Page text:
For the first time, Rockville mailed ballots to more than 38,000 voters as part of its municipal election. Residents could send them back or drop them off at City Hall.
Voter turnout in Rockville's municipal elections on Nov. 5 almost doubled compared to the 2015 elections, largely because of the city's shift to a vote-by-mail system in which every registered voter was mailed their ballot ahead of time.
A total of 12,287 ballots were cast for mayor and four members of the city council — an increase of 88.8% over the 6,468 ballots cast in 2015. Overall turnout increased from 15% in 2015 to 27% this year.
In 2018, Rockville officials decided to shift to vote-by-mail for their municipal elections in what appears to be a successful attempt to increase turnout for its off-year municipal elections. Some 21 states already allow some part of their elections to be conducted by mail, while others — like Oregon and Washington state — conduct all their elections by mail.
Advocates say voting by mail is more convenient, allows voters to do more research before casting a ballot and can do away with the need for costly polling places operated by election workers. In Rockville's case, the city did away with its usual 10 polling places, though the cost of running the actual election increased significantly due to multiple informational mailers sent to every voter and every household.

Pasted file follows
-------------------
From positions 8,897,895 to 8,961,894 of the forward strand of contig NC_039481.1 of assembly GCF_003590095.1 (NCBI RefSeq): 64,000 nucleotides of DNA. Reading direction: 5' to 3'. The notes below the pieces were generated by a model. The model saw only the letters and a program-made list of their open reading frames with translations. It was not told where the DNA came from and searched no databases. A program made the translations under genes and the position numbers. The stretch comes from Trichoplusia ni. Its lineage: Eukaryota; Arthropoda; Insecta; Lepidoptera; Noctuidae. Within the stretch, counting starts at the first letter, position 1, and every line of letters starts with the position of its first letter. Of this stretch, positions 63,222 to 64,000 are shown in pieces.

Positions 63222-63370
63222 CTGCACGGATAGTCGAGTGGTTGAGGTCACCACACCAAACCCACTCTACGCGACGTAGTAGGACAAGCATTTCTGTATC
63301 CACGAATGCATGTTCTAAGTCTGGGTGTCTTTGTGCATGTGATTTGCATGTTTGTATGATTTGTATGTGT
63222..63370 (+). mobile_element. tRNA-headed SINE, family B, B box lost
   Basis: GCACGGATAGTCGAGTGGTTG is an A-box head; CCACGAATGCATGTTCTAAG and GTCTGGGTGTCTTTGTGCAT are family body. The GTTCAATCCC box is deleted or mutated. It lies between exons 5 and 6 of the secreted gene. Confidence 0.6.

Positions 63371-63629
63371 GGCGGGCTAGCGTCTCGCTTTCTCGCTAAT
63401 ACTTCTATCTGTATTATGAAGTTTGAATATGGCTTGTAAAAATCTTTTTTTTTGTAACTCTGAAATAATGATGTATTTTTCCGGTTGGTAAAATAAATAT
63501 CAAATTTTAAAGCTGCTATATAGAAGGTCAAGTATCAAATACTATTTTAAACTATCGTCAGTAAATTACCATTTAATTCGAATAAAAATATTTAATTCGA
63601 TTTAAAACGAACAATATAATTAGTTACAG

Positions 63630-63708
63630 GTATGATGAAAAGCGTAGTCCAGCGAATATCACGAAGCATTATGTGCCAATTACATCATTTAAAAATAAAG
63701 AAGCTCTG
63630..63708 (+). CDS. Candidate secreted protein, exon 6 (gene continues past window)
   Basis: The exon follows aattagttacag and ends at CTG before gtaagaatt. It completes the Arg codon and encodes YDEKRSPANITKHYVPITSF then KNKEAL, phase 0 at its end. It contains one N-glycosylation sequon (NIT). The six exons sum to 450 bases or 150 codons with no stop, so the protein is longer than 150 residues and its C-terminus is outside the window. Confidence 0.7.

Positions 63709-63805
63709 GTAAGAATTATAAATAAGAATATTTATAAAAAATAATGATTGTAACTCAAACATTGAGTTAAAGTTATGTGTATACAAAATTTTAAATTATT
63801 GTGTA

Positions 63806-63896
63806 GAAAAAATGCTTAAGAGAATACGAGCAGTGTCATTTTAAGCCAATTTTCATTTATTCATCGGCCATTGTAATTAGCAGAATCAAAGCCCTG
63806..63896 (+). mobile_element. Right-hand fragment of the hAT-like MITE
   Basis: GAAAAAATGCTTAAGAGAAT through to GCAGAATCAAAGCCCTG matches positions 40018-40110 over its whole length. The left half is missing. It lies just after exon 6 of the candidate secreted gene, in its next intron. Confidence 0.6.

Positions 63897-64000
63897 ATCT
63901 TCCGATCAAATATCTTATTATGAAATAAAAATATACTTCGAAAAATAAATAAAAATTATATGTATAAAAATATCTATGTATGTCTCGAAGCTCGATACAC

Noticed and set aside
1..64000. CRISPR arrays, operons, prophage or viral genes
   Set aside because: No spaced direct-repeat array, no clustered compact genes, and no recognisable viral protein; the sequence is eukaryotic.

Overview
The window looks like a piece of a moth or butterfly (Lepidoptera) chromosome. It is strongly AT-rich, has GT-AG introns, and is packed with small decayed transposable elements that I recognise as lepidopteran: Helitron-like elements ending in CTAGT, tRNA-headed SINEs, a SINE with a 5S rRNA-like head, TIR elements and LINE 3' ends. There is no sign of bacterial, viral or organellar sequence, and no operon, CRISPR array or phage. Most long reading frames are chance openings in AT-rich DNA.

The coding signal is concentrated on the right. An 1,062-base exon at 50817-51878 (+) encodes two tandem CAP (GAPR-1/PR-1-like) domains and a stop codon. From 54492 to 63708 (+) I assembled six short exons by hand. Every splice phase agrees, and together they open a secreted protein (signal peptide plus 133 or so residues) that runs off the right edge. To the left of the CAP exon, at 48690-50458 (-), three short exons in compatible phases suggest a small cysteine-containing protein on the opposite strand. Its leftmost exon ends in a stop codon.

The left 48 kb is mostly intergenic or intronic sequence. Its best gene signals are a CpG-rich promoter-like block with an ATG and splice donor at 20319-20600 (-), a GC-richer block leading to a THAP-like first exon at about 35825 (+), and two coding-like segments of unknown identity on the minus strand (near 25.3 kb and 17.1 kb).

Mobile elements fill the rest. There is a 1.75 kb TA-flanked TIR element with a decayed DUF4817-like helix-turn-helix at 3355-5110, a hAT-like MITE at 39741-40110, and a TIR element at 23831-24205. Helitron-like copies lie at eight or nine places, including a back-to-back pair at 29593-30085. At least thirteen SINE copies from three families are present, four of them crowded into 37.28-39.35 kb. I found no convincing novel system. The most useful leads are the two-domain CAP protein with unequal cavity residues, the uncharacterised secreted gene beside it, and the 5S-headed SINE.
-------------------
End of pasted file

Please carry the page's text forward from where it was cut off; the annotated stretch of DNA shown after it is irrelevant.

With this election, Rockville became the first place in Maryland and on the East Coast to adopt an almost entirely vote-by-mail system. Ballots were mailed to more than 38,000 registered voters, who could mail them back or drop them off at city hall. (To ease the transition, a voting center was open on Tuesday in city hall.)
City officials said that 6,280 ballots were mailed in via the U.S. Postal Service, and thousands more were deposited by voters in designated drop boxes. Approximately 840 people cast ballots — either new or reissued — at the voting center on Election Day.
The significant inflow of mailed and dropped-off ballots did cause some challenges, however.
Since they are counted using the same process used for absentee ballots, tallying results took longer than expected, according to Bethesda Beat. City officials said once they have collected all the data on the election, they will hold a number of outreach sessions with voters and candidates to assess how the vote-by-mail system worked on its inaugural run.
Voting by mail could expand regionally. In D.C., the Council is currently considering a bill that would shift elections to vote-by-mail. In Virginia, the new Democratic majority in the General Assembly could implement no-excuse absentee voting, which would allow voters to sign up for absentee ballots without having to list one of the approved excuses.